The residential district served by Venice's remaining canals was placed on the National Register of Historic Places in 1982. As well as drawing inspiration for the canals from Venice, Abbot Kinney built much of his new city in "Venetian Renaissance" style though sadly few buildings have survived.
Los Angeles – Been There

When Venice was the best-kept secret in the world

Photo by Michael Ventura

Los Angeles – Been There When Venice was the best-kept secret in the world

When I moved to Los Angeles eight years ago and worked in an office on Abbot Kinney, it still had that vibe that you could be anything and anybody and find a home in Venice.

Marissa Charles
Marissa Charles Travel Writer

It was refreshing – especially for someone like me whose wardrobe is allergic to designer labels and whose flatiron is gathering dust in the dark corner of some drawer. Cool and I are polar opposites. Back in those days I could grab my breakfast at Abbot’s Habit coffee shop – standing in line with the Trinidadian nanny who was buying breakfast for her celebrity charges (Julia Roberts’ twins) – then go in the parking lot in the back and stumble across a drug deal.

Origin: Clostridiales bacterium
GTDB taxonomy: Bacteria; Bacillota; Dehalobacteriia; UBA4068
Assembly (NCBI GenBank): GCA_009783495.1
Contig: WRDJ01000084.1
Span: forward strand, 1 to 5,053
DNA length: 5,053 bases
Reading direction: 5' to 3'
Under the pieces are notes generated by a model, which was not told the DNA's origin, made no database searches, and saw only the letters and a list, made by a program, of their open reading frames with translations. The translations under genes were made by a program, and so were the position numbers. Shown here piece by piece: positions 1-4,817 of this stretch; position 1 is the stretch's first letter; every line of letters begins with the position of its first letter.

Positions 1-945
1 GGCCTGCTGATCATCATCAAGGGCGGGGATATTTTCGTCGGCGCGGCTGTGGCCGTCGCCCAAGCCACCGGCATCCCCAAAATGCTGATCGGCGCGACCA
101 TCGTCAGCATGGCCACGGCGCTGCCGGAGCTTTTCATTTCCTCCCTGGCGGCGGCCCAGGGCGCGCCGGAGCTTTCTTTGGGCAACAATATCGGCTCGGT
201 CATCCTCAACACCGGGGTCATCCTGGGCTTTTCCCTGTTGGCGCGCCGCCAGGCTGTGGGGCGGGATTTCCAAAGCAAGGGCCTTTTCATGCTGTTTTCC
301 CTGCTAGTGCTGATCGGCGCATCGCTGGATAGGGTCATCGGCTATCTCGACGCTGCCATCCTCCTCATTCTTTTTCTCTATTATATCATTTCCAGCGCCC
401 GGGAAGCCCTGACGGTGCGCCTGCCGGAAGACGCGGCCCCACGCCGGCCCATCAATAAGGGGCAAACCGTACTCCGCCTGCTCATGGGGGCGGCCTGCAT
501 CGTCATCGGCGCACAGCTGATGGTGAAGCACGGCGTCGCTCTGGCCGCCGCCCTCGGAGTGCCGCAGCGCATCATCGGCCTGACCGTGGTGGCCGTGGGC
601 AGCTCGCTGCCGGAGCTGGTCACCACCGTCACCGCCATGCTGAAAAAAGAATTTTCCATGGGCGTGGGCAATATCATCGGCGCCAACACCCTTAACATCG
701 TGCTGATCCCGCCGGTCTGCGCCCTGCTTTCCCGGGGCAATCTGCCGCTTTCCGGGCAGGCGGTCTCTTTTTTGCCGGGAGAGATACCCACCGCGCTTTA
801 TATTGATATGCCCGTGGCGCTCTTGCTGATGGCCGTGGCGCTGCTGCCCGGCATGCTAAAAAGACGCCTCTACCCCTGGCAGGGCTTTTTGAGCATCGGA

There was an unwritten rule that only unique boutiques and one-of-a-kind businesses could set up shop on the roughly mile-long street that is a stone’s throw from the beach. Now it is home to the Lucky Brand jeans chain.

Venice used to be the best-kept secret in the world,” says Mary Campbell, a 43-year-old artist from Colorado who has lived just off the boardwalk for 20 years. “Nowhere else in the world could poor people live this close to the beach. That’s gone. The first thing that attracted me to Venice when I moved here was it was the only place in the world where you had the economic classes mingling. You had the Shoreline Crips gang and then over on the canals you had rich people. Everybody was together. It was the ghetto by the sea.”

Local Expert Louise has a favorite hotel in Venice Beach. Check it out!

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